Flavors

Look for flavor bridges, where the flavors of craft beer can bridge to the flavors in a food dish. This helps create harmonies, home runs and the complementing interactions we all enjoy.

Below you’ll find examples of flavor groups. Look for commonalities within a group, as they will be helpful in choosing pairings. Example: a porter with hints of vanilla and chocolate can complement a brown sugar caramel cake.

This list represents a tiny sampling of common flavor groups, offering a suggested pairing to help make the connections.

  • Group: Rosemary, juniper, pine, spruce
    Pairing: American pale ale and rosemary-dusted creamed chicken
  • Group: Brown sugar, butter, caramel, maple syrup, vanilla, coconut, toffee
    Pairing: English-style barley wine and blonde brownie with butterscotch sauce
  • Group: Mint, dill, basil, endive, coriander, fennel, parsley, lemongrass, bay leaves, oregano
    Pairing: Belgian-style saison and white fish with lemon and dill
  • Group: Cinnamon, cumin, pepper, cardamom, ginger, clove
    Pairing: Ginger porter with Moroccan clove and ginger beef shish kebabs
  • Group: Date, fig, raisin
    Pairing: Belgian-style strong dark ale and bacon wrapped dates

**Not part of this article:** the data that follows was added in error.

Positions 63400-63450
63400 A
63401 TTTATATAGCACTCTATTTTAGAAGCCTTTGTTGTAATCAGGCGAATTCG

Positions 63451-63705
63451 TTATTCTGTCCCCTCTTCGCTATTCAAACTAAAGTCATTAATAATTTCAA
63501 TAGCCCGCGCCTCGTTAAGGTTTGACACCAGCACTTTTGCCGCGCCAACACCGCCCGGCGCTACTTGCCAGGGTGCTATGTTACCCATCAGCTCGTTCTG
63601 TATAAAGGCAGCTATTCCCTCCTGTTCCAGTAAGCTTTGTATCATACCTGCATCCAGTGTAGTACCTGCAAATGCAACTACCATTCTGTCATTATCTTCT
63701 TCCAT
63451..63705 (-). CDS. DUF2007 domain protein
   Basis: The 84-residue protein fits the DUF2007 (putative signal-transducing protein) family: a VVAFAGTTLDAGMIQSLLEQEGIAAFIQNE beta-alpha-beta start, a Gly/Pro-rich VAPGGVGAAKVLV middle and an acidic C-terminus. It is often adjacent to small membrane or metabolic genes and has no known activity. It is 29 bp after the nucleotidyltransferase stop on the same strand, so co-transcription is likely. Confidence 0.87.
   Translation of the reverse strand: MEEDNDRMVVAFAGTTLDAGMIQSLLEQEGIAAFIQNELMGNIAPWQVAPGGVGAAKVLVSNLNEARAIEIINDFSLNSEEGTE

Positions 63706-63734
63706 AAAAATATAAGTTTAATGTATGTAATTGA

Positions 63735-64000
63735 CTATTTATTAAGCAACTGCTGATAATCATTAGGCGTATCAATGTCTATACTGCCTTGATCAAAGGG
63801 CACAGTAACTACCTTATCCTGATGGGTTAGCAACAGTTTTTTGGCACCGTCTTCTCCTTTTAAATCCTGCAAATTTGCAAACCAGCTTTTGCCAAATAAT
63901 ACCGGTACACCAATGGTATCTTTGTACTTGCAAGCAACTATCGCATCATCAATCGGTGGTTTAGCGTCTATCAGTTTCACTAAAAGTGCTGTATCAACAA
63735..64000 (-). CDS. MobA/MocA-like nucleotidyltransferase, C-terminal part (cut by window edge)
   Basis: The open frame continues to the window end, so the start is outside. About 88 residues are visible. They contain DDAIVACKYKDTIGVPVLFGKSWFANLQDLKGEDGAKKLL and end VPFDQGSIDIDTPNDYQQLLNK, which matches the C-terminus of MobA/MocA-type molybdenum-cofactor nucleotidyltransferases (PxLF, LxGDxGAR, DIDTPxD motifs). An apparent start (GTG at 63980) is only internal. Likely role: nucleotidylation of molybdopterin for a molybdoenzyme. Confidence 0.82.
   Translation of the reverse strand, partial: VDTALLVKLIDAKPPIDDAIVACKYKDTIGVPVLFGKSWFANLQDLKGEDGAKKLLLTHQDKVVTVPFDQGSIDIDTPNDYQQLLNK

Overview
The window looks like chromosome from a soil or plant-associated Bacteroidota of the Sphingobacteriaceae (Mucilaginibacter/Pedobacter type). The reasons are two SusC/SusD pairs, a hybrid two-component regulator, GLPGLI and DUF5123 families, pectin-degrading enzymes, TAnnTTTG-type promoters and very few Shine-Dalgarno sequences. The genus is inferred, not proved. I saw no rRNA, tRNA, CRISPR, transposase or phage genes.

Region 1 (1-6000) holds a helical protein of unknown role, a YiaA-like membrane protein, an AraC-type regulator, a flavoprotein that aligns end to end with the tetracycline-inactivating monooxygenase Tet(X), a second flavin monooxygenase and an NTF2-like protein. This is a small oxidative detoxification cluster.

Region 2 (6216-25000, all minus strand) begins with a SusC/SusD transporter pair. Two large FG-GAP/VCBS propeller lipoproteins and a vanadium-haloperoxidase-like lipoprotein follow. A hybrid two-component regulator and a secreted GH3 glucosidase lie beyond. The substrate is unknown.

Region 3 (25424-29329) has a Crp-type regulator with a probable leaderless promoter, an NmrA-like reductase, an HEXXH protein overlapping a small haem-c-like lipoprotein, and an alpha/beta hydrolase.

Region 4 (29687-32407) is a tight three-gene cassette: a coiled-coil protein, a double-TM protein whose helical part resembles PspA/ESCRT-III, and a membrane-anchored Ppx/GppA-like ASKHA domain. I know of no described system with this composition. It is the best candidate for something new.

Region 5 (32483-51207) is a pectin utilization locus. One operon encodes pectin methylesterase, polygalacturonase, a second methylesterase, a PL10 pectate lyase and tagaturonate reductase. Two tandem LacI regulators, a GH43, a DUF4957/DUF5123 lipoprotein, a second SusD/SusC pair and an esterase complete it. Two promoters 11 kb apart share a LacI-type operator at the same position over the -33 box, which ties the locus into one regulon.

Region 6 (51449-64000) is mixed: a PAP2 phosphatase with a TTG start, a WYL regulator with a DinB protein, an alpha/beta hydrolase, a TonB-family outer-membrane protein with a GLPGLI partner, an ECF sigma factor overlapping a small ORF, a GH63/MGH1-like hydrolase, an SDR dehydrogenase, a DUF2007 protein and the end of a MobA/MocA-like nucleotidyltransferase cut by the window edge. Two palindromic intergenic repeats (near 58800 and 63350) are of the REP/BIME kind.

• Group: Pineapple, tangerine, clementine
    Pairing: American-style India pale ale and orange chicken stir fry
  • Group: Mango, papaya, guava, lychee, banana
    Pairing: Wild ale with mango pineapple salsa and chips
  • Group: Strawberry, raspberry, blackberry, cranberry, pomegranate, currant
    Pairing: Raspberry wheat ale and salad with dried cranberries and a raspberry vinaigrette
  • Group: Chocolate, truffle, cocoa powder
    Pairing: Milk stout and double chocolate cake

Intensity

Craft beer and food pairings are most successful when the intensity of the beer matches that of the dish. You don’t want the craft beer to outweigh the food and vice versa.

Sensations

Sensations cause rests or palate resets and can even calm/cut through food’s oils, creams and fats.

Potential Interactions ChartHelpful Pairing Terms